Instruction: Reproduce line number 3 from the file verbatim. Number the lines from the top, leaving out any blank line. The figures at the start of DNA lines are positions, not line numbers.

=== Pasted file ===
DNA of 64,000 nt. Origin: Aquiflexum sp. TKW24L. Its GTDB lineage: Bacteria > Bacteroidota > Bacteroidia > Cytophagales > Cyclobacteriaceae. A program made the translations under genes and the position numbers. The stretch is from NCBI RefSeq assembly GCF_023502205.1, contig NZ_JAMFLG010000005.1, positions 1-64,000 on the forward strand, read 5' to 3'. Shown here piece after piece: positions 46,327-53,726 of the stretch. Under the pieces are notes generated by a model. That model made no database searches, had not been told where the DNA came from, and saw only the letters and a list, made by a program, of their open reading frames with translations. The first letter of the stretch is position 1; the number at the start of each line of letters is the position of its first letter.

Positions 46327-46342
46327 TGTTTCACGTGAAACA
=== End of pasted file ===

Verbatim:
46327 TGTTTCACGTGAAACA